General comments suet, suet mixes and feeding them to wild birds.
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bird210 - General comments about suet mixes and feeding suet to wild birds.
From Sue Thuener, Mohawk, NY, (Central NY), Zone 4a-5a, email@example.com
Fabulous new recipe!! Birds go wild over it!!
1 small jar of commercial mince-meat
5 tablespoons of chunky peanut butter
1/4 cup of old-fashioned rolled oats
enough mixed birdseed to hold it all together
pat into pie-tins or whatever
I found this recipe in Dec/Jan99 copy of Birds & Blooms & it's proven to be big hit.
1 cup cornmeal
1 c. peanut butter
1 c. sugar
1 c. water
1/2 c. flour
1 c. birdseed (I'd try more seed next time)
In a microwave safe bowl combine all but birdseed & nuke on high for 3-5 (4 min worked well) After warmed, add birdseed, let cool & press into an appropriate size container about the dimensions of a suet feed. Stick in the frig and when hard enough put in a suet feeder . This was an immediate hit w/the juncos, chestnut-backed chickadees, stellar jays & a squirrel. ----------------------------------------------
Suet Recipe (this is my own)
1 pound lard
2 cups crunchy peanut butter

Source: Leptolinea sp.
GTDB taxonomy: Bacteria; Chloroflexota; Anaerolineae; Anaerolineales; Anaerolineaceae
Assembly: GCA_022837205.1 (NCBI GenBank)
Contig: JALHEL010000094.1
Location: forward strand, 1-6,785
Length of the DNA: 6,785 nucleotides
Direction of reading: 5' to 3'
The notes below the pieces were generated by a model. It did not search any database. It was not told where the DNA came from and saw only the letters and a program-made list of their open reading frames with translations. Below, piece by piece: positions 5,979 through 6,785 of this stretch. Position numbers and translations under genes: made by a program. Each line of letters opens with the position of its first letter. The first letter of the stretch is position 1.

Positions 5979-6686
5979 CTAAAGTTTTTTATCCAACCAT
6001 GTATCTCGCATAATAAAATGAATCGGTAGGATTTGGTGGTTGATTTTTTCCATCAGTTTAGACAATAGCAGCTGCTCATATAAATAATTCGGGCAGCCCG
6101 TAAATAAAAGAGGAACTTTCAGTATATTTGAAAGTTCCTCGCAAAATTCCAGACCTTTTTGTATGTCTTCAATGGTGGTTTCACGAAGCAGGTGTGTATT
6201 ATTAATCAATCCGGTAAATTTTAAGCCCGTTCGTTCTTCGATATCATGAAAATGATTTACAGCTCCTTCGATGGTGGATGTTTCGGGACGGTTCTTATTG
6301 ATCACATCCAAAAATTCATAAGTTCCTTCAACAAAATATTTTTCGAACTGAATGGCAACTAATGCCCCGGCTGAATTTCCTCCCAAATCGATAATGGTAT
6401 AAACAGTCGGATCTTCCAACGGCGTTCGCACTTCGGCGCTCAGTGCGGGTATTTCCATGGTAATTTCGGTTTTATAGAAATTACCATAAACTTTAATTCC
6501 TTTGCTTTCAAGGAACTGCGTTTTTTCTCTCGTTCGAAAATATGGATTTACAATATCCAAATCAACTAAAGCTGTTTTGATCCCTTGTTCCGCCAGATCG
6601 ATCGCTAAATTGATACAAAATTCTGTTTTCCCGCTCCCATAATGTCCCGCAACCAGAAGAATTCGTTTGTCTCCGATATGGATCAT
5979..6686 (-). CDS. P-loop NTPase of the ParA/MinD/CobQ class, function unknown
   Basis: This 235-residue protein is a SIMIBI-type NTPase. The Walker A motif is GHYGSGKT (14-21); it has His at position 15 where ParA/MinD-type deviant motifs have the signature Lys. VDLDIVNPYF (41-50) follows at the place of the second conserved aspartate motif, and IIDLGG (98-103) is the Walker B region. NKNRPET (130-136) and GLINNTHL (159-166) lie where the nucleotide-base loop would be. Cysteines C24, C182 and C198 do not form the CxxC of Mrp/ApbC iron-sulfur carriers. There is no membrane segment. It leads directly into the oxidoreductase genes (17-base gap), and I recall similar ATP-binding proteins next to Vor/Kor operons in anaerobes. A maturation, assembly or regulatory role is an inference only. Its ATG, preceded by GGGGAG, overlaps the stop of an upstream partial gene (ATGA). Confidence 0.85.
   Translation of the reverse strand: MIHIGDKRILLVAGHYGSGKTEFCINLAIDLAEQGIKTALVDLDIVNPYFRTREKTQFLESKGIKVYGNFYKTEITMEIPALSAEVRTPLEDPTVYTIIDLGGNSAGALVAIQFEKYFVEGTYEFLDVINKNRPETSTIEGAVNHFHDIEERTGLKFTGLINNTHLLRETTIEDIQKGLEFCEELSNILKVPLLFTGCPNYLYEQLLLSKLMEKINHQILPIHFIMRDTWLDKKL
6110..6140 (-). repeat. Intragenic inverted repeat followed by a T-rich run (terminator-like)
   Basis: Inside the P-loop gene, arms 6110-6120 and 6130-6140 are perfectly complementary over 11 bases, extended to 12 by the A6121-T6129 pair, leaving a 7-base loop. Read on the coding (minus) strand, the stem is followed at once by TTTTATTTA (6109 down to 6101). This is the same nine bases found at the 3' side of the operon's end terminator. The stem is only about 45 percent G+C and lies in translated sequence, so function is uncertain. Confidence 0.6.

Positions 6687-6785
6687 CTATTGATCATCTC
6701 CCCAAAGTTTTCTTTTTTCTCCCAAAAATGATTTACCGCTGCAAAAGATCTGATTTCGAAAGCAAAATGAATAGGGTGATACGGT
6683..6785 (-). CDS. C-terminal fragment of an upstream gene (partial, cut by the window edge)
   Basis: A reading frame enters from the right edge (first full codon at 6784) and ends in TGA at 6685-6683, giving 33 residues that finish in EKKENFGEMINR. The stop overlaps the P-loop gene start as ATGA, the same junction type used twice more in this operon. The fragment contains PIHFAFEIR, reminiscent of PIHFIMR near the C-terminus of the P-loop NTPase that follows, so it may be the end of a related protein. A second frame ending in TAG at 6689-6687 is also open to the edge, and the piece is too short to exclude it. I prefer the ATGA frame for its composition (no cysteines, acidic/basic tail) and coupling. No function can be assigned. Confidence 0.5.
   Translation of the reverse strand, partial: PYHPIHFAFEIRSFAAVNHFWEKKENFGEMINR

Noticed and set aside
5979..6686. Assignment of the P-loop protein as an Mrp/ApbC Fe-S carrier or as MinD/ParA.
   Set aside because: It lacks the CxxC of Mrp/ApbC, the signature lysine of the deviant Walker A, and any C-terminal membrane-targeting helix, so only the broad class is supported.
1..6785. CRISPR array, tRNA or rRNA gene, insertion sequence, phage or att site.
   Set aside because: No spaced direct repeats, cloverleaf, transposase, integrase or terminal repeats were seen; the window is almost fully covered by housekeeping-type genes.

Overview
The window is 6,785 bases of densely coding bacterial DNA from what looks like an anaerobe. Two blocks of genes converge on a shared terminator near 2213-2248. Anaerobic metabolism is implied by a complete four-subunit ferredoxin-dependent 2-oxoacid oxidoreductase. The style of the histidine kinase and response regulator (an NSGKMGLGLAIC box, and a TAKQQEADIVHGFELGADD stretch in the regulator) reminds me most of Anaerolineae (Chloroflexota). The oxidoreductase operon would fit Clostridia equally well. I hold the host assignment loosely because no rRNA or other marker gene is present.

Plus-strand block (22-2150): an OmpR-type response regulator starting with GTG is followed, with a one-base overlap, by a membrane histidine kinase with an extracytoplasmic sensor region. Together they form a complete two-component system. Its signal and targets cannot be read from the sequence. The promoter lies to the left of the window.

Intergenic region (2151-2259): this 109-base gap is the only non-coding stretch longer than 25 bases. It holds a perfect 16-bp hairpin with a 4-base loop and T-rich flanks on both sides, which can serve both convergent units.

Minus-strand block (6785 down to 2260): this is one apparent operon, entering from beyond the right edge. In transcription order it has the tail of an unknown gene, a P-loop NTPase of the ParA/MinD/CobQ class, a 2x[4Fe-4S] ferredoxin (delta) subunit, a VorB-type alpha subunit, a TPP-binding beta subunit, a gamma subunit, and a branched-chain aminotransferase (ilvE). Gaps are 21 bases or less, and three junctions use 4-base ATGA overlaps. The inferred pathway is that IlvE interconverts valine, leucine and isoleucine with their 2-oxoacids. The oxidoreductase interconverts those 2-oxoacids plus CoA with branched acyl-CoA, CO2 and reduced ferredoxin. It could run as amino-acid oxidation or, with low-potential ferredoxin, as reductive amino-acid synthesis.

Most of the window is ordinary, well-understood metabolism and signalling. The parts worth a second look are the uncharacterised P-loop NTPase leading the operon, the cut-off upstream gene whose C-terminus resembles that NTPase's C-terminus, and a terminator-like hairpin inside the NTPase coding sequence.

4 cups cornmeal (I use real cornmeal, not cornmeal flour
4 cups oatmeal ( old fashioned kind)
2 cups flour
2/3 cup sugar
1 jar Crushed Red Pepper (omit if you have no squirrels to repel)
6 cups of Black Oil Sunflower seed
(some people add raisins also but they are expensive)
Melt lard and peanut butter in a large dutch oven type container (you will need the room), then I add the sugar and the jar of Crushed Red Pepper (buy it at the $1.00 store) so that the sugar melts and the hot pepper is distributed throughout the mixture. (if squirrels aren't a problem you can delete the hot pepper) Stir in all the other ingredients. I add the sunflower seeds last. If it is too crumbley I add just enough water to make it stick together. I put it in the commercial plastic trays that I have saved and store in the freezer until I am ready to use it. I get 12-14 trays per batch and if there is any out in my suet feeders the birds won't touch the commercial stuff until there is nothing left of the homemade. Have fun, and enjoy the birds.
There have been cases of birds found dead with pure peanut butter in their mouths. Speculation has been that the pure peanut butter is too dry on its own. Mixing suet or other fat, along with grains (corn meal, oats, ...) to the p- nut butter seems to work great. Some people like to include seeds also. I have been feeding this to birds for many years & have had no casualties that I know of.
another man says no deaths.
Subject: [BDFR] Kinglets Date: 13 Jan 99 09:26:14 -0500 From: birdfeeder@UserHome.com To: Indbio
I have never had Ruby Crowned Kinglets before coming to my feeders until recently. I decided to make my own mixture of seeds for feeding and I have found that the Kinglets like it! Here is what I use: several pounds of safflower, about 3/4 lb. buckwheat, 3/4 lb. oat groats, 1 lb. flax, and 1 lb. hulled peanuts. I bought all of these at a store specializing in pet birds. I am thinking of trying other seeds to see what else will come to my feeders. I'd be interested to know if anyone else uses something special in their feeders.